ASK ABDI: IS AN OUTSIDE RELATIONSHIP AFFECTING THE INTIMACY IN MY MARRIAGE?

QUESTION: I am in a new marriage that is having some difficulties. And what marriage doesn’t? My husband sneaked through my voicemail recently and found an exchange with a colleague that infuriated him. His reasoning was that he felt there was something going on outside of our marriage. Of course, I was furious that he broke our trust by his action. The one good thing about all of this is that we have just started couples therapy, something he had been resistant to up to now. 

My relationship with my colleague is totally platonic, but very loving. I feel we both have been respectful of not crossing any boundaries, so I am surprised by my husband’s over-the-top behavior. My question to you is do you think the intimacy with my colleague is taking something away from the intimacy in my marriage?

One interesting observation that took me by surprise was the fact that I have wanted us to do couples work for a while now. My husband had been quite resistant, but now that he has agreed, I am butting up against my own resistance.

I don’t think my husband is right, and morally I know I have done no wrong. I think my relationship with my colleague is filling a certain need for intimacy. I also believe there are some needs for intimacy that can be met outside of my marriage. It would be inappropriate and probably unsatisfactory to get all needs met inside a marriage, as long as no boundaries are crossed. Am I totally off here?

ANSWER: There is no set answer here in terms of whether another relationship is taking away from your marriage. Only you can and have to answer that question. To your point, we do not and can not get ALL of our needs in our primary one. Relationships need room to breathe. In my own view, morality is for people who do not have an inner compass. But it takes work as well as sincere honesty and clarity to be able to be guided from that place. We all have blind spots, and it is only through detailed examination that we can be sure of our position.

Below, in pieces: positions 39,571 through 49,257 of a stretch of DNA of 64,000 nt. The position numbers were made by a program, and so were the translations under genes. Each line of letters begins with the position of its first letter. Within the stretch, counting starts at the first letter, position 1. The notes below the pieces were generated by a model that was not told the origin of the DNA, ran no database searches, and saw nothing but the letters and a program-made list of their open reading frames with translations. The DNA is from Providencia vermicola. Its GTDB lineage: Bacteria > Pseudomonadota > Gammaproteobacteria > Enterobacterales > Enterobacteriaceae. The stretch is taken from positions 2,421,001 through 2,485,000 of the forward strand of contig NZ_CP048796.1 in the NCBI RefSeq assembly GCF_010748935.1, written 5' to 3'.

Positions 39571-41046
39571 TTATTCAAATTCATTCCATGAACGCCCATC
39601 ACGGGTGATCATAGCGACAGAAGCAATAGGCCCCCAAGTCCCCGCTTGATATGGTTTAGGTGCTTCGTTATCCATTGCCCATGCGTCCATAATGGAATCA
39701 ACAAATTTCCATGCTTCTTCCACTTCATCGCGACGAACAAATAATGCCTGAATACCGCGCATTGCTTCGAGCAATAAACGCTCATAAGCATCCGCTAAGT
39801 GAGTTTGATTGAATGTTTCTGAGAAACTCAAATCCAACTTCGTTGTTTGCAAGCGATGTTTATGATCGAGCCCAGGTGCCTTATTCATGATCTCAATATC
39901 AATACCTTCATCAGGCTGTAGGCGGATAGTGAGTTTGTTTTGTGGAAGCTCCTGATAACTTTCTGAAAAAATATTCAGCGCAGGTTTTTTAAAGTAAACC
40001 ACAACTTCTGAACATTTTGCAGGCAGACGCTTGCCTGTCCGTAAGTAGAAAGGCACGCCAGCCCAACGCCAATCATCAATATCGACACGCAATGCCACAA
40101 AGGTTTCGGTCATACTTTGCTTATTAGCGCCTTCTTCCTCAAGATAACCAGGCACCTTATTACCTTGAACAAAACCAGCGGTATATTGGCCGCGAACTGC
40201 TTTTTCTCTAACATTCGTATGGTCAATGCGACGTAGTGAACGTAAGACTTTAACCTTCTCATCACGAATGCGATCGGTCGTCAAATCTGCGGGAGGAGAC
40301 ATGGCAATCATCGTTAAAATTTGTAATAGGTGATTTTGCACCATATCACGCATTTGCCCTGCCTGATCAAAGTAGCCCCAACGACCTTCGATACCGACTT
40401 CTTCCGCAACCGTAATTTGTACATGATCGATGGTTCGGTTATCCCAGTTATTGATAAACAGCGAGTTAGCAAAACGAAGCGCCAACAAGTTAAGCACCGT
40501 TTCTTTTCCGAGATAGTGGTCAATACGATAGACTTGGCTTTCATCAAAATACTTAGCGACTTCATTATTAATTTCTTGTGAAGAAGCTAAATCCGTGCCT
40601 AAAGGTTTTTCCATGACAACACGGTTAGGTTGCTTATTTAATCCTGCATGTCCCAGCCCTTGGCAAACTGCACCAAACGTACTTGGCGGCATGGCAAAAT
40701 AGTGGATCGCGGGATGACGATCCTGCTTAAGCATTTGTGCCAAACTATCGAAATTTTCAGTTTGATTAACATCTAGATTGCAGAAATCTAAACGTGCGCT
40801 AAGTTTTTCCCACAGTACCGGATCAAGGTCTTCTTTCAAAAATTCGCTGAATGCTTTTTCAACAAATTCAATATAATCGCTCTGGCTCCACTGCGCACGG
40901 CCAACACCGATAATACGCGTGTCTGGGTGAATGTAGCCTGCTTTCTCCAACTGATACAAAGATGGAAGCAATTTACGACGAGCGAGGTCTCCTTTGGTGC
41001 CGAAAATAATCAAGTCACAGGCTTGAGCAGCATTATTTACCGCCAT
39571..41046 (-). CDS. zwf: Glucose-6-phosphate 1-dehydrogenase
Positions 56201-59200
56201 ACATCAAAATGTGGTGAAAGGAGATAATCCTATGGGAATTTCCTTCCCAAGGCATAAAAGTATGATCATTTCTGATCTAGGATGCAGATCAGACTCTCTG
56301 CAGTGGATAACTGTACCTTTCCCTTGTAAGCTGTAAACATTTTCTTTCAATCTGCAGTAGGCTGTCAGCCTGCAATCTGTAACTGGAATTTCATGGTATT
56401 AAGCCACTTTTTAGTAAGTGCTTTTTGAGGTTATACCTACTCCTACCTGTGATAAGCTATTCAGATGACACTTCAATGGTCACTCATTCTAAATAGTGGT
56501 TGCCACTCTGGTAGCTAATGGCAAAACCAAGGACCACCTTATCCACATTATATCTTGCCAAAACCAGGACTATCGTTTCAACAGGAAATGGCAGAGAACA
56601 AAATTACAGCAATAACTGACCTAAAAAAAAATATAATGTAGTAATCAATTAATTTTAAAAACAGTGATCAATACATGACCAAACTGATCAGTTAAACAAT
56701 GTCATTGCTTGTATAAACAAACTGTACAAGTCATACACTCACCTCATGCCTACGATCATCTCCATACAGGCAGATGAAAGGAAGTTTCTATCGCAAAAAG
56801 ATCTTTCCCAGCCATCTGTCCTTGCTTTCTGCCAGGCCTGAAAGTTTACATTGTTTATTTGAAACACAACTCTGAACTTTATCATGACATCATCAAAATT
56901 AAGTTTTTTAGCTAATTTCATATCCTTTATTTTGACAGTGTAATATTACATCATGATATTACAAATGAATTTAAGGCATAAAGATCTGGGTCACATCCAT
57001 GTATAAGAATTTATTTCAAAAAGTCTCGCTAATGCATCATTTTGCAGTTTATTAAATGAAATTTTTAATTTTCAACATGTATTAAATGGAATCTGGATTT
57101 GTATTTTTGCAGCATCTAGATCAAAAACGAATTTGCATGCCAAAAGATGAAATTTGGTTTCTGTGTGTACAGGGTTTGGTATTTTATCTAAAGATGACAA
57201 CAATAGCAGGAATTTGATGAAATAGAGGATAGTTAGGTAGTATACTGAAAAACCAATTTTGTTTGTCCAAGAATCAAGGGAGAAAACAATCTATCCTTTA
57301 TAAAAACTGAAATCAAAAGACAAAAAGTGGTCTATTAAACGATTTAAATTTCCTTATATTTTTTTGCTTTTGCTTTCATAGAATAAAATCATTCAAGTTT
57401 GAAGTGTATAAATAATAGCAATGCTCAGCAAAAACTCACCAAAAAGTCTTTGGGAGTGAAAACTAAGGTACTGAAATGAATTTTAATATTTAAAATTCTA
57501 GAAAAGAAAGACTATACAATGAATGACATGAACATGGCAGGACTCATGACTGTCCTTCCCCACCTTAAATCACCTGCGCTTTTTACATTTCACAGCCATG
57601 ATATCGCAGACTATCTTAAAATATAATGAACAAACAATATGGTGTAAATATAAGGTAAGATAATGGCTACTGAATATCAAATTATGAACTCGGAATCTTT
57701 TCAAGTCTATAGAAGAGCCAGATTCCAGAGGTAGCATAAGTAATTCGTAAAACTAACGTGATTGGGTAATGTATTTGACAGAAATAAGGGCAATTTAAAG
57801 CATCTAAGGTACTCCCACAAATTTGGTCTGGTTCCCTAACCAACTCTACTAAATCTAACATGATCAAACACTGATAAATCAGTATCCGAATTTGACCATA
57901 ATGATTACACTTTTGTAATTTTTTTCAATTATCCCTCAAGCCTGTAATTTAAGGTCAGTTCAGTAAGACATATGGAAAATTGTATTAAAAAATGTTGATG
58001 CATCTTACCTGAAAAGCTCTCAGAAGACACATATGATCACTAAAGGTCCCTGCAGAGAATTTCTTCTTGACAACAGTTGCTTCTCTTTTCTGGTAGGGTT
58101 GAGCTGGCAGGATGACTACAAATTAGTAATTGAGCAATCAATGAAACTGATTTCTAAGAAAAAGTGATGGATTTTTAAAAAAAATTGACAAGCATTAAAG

Do be aware that your husband felt something that made him take the drastic action of snooping on you. Of course, his behavior is deadly to the feelings of trust in a relationship and has to be addressed. Regardless, you have to be honest as well as clear with yourself: is this intimacy with your colleague taking something away from your marriage? And how healthy and connected were you in your marriage to begin with? No right or wrong here, just sit with these thoughts and investigate them in couples therapy.

Part of our job description in a committed relationship is to help our partner feel safe. Not in a codependent "changing our behavior so their wounding will not get triggered" kind of way. But certainly with communication and discussion about what is considered appropriate outside of the union. We are all sneaky bastards and have learned to hide parts of ourselves. This is a defense mechanism against inevitable childhood wounding that makes total revelation to another an absolutely frightening proposition as an adult. 

So be conscious about the possibility that you might not be as clear as you think you are. Maybe you are, but also maybe you are not. Sitting in the middle like that is good for investigation. Remember that you only became aware of your own resistance to therapy when he finally agreed to go into couples therapy. There could be an avoidance of intimacy with your husband that occurred by you opening certain emotional doors with your colleague, as innocent as that experience has been consciously. 

This is where the concept of infidelity can get into the picture. Infidelity is not just about having sex outside of the relationship. Many times, blurred boundaries invisibly but tangibly bleed life and trust out of a relationship. A partner will ALWAYS feel what’s going on, regardless of how little they know on a conscious level. This just leads to more confusion and pain. So go slow and set your house in order. Wonderful that you are doing therapy. Keep the focus on you and your own fears and places that you hide. All this is your own work, regardless. It always is for all of us.